Home, Work, Homework, and Fieldwork

Home, Work, Homework, and Fieldwork

by Yukun Zeng (Fieldwork in a Time of Coronavirus series) China was the first country hit by COVID-19. Due to the government-enforced Wuhan lockdown and strict self-isolation, most Chinese people—including me—have stayed at home since January, becoming pandemic spectators, both national and global: reading news, watching the case numbers waxing and waning. In this spectatorship, only macro-scale actors like governments and WHO seem to do the real work. As China’s situation has improved, and China became seen as an expert {+}

The Social Meanings of Food in a COVID-19 World

The Social Meanings of Food in a COVID-19 World

Anthrodendum welcomes guest blogger Rituparna Patgiri, a doctoral student in the Centre for the Study of Social Systems (CSSS) at Jawaharlal Nehru University (JNU), New Delhi. She is interested in Cultural Sociology and her MPhil work was on the social nature of food in India. She has published her research work on food in the Graduate Journal of Food Studies, Allegra lab, Digest, and Youth Ki Awaaz. The Social Meanings of Food in a COVID-19 World by Rituparna Patgiri The global {+}

Quaran-Teens 2020: Classification During Quarantine

Quaran-Teens 2020: Classification During Quarantine

[The following students are high school seniors at “KTH School” taking International Baccalaureate Social and Cultural Anthropology. After their final IB exams were cancelled, they decided they would like to do an auto-ethnography of their life in coronavirus quarantine. They have collected data for three weeks (including photographs, screenshots of social media and virtual school, interviews, and personal reflections) and written anthropological analyses focused on different terms (communication, society, belonging, materiality, classification, the body, health, and conflict).] By Phillip Kulubya, {+}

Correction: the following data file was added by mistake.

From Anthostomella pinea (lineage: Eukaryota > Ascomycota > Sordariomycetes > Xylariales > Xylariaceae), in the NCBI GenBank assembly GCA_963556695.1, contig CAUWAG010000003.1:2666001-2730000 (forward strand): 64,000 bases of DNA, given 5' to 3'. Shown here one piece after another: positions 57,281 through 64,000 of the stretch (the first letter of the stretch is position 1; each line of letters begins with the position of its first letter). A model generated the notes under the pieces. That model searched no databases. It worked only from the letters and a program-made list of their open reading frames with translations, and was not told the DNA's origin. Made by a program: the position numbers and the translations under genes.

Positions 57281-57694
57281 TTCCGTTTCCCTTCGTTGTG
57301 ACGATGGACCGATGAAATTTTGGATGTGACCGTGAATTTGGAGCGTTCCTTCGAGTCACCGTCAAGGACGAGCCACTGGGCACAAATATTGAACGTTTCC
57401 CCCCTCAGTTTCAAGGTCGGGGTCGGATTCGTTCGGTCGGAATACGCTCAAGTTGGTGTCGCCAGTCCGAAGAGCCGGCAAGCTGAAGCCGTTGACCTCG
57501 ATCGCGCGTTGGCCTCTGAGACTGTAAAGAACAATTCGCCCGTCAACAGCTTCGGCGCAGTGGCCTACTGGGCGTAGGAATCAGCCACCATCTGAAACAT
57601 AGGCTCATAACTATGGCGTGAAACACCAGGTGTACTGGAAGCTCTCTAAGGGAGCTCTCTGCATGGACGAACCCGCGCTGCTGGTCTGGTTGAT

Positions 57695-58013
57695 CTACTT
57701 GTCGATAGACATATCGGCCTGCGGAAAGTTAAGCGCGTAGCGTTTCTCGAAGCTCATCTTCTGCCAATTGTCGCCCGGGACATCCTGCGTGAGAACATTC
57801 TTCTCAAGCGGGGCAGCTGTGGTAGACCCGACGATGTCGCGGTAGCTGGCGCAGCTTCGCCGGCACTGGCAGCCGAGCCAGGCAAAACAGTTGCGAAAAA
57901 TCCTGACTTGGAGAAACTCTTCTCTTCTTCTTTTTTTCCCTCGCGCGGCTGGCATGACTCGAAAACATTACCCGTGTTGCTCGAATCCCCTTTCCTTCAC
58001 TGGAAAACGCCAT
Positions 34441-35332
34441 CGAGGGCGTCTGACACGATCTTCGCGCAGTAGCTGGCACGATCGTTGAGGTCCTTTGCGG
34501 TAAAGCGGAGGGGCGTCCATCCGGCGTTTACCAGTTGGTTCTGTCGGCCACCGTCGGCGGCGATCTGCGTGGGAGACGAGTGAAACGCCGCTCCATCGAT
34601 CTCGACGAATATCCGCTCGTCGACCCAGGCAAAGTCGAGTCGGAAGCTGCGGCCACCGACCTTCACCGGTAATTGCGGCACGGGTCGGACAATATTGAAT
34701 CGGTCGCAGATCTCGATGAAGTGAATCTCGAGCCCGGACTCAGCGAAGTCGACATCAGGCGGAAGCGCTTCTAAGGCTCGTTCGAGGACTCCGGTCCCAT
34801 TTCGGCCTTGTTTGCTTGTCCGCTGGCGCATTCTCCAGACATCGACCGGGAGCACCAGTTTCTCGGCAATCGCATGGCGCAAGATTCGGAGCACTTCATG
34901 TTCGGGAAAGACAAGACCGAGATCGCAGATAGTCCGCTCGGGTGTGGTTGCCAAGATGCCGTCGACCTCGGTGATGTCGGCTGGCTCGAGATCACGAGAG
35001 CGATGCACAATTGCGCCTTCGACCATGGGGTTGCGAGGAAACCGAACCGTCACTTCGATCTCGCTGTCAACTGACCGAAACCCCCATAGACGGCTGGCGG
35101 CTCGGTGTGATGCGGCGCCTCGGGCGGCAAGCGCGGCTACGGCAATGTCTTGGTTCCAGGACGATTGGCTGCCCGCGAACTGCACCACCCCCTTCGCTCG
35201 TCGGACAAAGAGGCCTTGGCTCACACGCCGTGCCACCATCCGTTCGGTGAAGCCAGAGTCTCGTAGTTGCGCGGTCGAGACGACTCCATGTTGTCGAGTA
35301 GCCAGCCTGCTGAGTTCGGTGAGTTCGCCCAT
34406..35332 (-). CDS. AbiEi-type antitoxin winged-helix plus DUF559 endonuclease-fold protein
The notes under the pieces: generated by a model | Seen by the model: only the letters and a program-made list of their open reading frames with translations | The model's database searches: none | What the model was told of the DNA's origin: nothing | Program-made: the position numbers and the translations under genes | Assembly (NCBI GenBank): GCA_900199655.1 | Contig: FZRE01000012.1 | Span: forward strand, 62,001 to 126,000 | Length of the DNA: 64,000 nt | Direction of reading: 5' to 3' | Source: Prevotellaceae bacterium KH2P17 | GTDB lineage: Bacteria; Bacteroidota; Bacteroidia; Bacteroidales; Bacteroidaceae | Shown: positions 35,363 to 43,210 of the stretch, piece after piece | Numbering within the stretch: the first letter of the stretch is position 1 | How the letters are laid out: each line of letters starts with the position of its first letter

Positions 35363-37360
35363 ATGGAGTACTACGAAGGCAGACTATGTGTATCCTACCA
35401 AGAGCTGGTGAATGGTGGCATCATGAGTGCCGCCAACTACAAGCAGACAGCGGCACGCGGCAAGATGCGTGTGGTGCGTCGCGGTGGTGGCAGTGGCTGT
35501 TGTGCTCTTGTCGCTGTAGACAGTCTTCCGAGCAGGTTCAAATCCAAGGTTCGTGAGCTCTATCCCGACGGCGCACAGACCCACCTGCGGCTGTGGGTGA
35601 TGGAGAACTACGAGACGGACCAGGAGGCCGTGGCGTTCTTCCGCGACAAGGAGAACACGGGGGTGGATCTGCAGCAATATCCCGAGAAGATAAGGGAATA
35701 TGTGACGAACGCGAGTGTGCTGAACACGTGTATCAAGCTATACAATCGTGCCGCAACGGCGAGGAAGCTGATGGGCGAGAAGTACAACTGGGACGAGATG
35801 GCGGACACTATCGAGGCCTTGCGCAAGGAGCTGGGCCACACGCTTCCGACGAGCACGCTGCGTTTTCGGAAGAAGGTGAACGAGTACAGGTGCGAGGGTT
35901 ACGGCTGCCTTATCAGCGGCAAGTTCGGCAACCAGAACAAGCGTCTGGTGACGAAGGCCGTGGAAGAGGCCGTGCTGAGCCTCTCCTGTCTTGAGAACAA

Disaster, Dystopia, and Disphony

Disaster, Dystopia, and Disphony

by Pranathi Diwakar (Fieldwork in a Time of Coronavirus series) My last day of “fieldwork” was on March 14th, 2020. A chart-topping Gaana singer from the 1990s had agreed to meet with me, and what was supposed to be a casual chat ended up becoming an impromptu house concert for an audience of one—me. Gaana is a musical style that acquired prominence in 1980s Chennai with the cassette revolution, but it originated in the early 20th century as a funeral {+}

Putting down our “lenses”

Putting down our “lenses”

Years ago I read an article about a photographer. I don’t actually remember who the photographer was, but this story has stayed with me. I have been looking for this article for years, but I haven’t been able to find it. This story affected how I thought about and practiced photography, which was my first endeavor, and it has shaped my approach to my second endeavor, which is anthropology. So, the story was about a documentary photographer. Like anthropologists, they {+}